German into English translator
20+ years’ experience
BA in Languages (French and German)
Rich has been our go-to translator for IT, legal, and financial German to English translations since 2017.
We've helped clients like you, and we can assist you too
Translation from English into German of website and posters
Our client has developed virtual reality software for the manufacturing industry, allowing their clients to visualise the proposed solutions by means of augmented reality. One of the markets they expanded to is Germany, so they asked us to assist with translating their website. Some of the things the client appreciated when working with us for this project:
- Flexibility when it came to the format to work with (.json files in this case)
- We accommodated some small additions that had not been included initially.
- We spotted and corrected a few errors in the source text.
- Checking the live version of the website and ensuring everything was displayed correctly
- Making necessary adjustments to the German text (shortening it to ensure it fit the character length of the website menu and buttons)
Translation from German into English
Our client is an author who needed some historical newspaper articles translated from German into English for her non-fiction book. The main challenge with this was the fact that the articles were old, only scanned copies available, and they were written in old-fashioned style (not only language, but also font used).
We were very pleased with the result (and so was the client) and to see the book published and our work acknowledged.
Happy clients have said:"We have a seafood restaurant and market located in Florida (USA), that gets quite a bit of travelers from overseas. In an effort to better communicate our menu we looked for translation services to translate the menu to Spanish, French and German.
I am soo glad we found Inbox Translation!! They were timely, professional, and very thorough. Alina was my contact person, I cannot say enough amazing things about our interactions!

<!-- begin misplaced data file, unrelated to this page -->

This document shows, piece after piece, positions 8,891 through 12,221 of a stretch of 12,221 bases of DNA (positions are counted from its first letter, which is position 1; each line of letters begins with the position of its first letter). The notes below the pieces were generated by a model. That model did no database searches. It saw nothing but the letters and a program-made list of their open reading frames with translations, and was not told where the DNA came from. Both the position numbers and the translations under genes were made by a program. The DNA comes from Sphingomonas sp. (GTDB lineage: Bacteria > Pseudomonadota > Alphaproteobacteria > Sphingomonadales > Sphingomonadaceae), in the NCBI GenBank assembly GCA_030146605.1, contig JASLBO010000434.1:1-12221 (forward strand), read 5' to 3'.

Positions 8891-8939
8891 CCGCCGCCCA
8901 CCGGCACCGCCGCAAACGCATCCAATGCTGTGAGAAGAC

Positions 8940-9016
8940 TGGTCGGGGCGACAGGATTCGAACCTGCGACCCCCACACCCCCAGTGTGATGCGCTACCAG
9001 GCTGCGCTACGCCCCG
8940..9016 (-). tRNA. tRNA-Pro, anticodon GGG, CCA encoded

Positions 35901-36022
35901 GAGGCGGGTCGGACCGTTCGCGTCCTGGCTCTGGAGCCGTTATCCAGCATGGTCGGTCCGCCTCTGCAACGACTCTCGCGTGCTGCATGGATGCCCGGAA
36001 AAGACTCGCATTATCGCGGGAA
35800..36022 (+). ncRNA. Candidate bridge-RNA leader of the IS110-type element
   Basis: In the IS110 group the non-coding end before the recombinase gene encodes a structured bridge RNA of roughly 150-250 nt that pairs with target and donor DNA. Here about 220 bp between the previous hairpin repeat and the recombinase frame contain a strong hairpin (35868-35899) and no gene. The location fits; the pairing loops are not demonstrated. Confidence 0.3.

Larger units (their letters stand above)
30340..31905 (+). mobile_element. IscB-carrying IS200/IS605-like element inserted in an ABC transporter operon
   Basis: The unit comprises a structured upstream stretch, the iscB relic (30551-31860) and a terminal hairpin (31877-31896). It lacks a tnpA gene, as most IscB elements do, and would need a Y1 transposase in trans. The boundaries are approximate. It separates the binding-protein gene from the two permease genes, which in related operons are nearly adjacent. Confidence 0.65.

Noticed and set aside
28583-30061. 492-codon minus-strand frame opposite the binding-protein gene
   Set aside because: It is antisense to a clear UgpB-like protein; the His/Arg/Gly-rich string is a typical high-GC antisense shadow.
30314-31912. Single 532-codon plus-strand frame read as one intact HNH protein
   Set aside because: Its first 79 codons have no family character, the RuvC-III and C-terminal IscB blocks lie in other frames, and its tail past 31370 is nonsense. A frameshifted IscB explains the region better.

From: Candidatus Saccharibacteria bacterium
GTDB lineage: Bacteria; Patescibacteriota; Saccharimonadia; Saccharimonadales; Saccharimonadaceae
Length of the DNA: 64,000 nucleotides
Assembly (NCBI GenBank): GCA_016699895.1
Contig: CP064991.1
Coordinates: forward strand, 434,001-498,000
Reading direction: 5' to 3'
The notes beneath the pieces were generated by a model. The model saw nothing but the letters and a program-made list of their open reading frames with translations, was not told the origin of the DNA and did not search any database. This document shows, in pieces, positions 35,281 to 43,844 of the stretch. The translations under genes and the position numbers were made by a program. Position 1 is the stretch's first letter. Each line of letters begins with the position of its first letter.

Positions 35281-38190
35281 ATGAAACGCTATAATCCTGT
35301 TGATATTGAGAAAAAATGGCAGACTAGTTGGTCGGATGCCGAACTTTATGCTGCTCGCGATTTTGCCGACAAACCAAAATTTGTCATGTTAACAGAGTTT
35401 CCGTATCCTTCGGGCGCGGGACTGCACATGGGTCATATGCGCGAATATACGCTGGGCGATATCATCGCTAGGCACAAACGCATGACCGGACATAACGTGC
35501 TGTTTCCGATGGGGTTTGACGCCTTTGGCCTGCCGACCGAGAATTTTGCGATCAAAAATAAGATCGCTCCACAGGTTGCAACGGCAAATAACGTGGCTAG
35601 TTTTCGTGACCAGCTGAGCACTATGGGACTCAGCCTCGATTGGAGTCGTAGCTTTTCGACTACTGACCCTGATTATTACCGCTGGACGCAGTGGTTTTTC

I highly recommend anyone seeking any translation services to use them - you will not be disappointed!!"
Read Julie Maxwell’s recommendation on Yelp
Smooth process. Easy as 1-2-3.
1. Discussion & decision
2. Translation & testing
3. Inbox & invoice
A few facts about the German language
It is one of the world’s leading languages, being the most spoken language in the EU. The German language also shares common lingual roots with both Dutch and English. Its vocabulary is also derived from the Indo-European language family. In fact, several German words are derived from Greek, Latin, and French as well. Its alphabet has 26 letters and is written and based on the Latin alphabet. In addition to Europe, German is widely spoken in Africa, North America, South America, Oceania, and even Polynesia.
countries (official language)
countries (minority language)
Things to consider when translating your materials into German
- Word length: This is particularly important when you have limited space (for example buttons on a website or in an app), as the German language is known for its very long compound words. Take the word Rechtsschutzversicherungsgesellschaften, which is recognised by the Guinness Book of World Records as the longest German word in everyday use. This would be translated into English as ‘insurance companies providing legal protection’.
- Formal/informal: In German, they use different words to make the distinction between a formal and an informal ‘you’ (du and Sie). It’s very important to communicate with your translation provider and discuss the desired tone and level of formality.
- Language variants: Just as we need to know whether your English text is for a British, American, or perhaps an Australian audience, we need to understand whether the market you are addressing is Germany, Switzerland, or Austria. To give you a couple of examples: the ß used in Germany is rendered as ss in Switzerland. The variations between the German used in Germany and Austria are more evident in legal texts.